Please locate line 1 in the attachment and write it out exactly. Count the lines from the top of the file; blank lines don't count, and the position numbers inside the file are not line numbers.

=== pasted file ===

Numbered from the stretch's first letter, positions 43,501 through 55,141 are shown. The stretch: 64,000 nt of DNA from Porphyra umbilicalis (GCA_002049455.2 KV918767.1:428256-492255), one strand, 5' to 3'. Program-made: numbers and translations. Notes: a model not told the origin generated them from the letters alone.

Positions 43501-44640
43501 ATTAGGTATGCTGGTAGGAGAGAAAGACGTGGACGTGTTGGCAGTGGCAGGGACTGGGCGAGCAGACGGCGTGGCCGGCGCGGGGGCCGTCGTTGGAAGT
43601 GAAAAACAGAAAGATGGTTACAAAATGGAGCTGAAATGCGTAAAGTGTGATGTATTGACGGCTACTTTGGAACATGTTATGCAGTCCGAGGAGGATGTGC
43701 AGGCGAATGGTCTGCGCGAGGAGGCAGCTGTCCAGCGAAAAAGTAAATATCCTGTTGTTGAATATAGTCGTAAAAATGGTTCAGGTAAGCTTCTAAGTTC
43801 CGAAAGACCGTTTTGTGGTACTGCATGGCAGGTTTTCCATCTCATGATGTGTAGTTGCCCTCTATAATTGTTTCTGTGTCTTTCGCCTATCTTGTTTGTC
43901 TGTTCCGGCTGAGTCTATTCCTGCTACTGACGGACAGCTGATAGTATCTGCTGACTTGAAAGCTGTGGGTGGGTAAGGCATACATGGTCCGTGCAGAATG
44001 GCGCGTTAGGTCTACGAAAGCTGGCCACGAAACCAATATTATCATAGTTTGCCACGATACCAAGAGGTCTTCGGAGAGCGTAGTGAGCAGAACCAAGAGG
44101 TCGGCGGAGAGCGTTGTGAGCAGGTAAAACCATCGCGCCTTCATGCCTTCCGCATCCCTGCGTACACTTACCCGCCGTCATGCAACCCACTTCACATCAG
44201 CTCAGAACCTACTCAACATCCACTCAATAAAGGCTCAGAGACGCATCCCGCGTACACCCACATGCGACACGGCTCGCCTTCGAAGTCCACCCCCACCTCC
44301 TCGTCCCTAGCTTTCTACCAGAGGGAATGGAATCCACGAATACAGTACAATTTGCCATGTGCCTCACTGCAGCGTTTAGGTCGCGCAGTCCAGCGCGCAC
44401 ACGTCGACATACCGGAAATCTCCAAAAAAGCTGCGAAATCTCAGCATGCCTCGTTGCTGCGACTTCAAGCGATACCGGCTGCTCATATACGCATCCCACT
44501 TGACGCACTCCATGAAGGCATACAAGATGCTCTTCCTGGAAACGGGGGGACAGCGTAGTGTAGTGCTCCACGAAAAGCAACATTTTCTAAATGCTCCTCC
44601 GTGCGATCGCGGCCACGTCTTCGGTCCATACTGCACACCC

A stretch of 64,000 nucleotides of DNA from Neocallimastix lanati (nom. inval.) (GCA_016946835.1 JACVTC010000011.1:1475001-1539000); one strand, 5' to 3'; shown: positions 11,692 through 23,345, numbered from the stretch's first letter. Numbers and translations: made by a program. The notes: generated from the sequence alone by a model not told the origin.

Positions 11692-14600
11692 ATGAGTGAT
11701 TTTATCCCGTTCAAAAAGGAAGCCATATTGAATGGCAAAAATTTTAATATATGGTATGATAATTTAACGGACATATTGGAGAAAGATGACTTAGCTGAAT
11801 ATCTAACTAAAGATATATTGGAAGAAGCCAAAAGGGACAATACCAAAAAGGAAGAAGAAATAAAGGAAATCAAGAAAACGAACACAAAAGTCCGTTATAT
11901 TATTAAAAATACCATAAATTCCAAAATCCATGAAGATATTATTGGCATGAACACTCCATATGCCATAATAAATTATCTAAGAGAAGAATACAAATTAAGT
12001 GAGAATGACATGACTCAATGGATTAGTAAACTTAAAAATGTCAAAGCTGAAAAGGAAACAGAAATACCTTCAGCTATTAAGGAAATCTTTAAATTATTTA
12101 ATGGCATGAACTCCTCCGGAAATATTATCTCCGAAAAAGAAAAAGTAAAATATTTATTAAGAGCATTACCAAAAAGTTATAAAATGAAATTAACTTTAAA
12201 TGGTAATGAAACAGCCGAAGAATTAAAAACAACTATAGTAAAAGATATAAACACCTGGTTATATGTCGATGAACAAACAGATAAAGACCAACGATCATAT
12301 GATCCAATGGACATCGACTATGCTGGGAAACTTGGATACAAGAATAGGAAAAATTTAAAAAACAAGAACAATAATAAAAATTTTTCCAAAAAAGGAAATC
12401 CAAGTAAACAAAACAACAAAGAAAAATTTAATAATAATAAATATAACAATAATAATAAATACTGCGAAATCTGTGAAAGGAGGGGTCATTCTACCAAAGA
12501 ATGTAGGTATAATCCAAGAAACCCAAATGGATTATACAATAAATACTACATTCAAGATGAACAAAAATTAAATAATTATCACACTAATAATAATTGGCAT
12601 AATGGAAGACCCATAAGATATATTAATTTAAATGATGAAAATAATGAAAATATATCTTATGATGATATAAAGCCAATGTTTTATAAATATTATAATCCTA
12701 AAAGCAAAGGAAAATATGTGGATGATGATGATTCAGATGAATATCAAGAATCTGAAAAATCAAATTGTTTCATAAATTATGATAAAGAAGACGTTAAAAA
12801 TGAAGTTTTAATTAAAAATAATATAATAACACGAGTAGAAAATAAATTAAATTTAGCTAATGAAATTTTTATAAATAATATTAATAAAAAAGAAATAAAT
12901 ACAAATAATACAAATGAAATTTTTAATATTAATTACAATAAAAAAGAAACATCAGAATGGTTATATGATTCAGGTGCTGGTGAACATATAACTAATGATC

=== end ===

Numbered from the stretch's first letter, positions 43,501 through 55,141 are shown. The stretch: 64,000 nt of DNA from Porphyra umbilicalis (GCA_002049455.2 KV918767.1:428256-492255), one strand, 5' to 3'. Program-made: numbers and translations. Notes: a model not told the origin generated them from the letters alone.